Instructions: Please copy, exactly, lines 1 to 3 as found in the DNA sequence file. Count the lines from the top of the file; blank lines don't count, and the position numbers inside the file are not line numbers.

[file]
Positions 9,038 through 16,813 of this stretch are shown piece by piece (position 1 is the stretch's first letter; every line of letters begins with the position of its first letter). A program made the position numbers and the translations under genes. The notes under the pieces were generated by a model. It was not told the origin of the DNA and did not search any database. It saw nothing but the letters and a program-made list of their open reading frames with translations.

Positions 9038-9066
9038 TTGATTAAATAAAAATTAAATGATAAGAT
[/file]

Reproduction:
Positions 9,038 through 16,813 of this stretch are shown piece by piece (position 1 is the stretch's first letter; every line of letters begins with the position of its first letter). A program made the position numbers and the translations under genes. The notes under the pieces were generated by a model. It was not told the origin of the DNA and did not search any database. It saw nothing but the letters and a program-made list of their open reading frames with translations.

Positions 9038-9066
9038 TTGATTAAATAAAAATTAAATGATAAGAT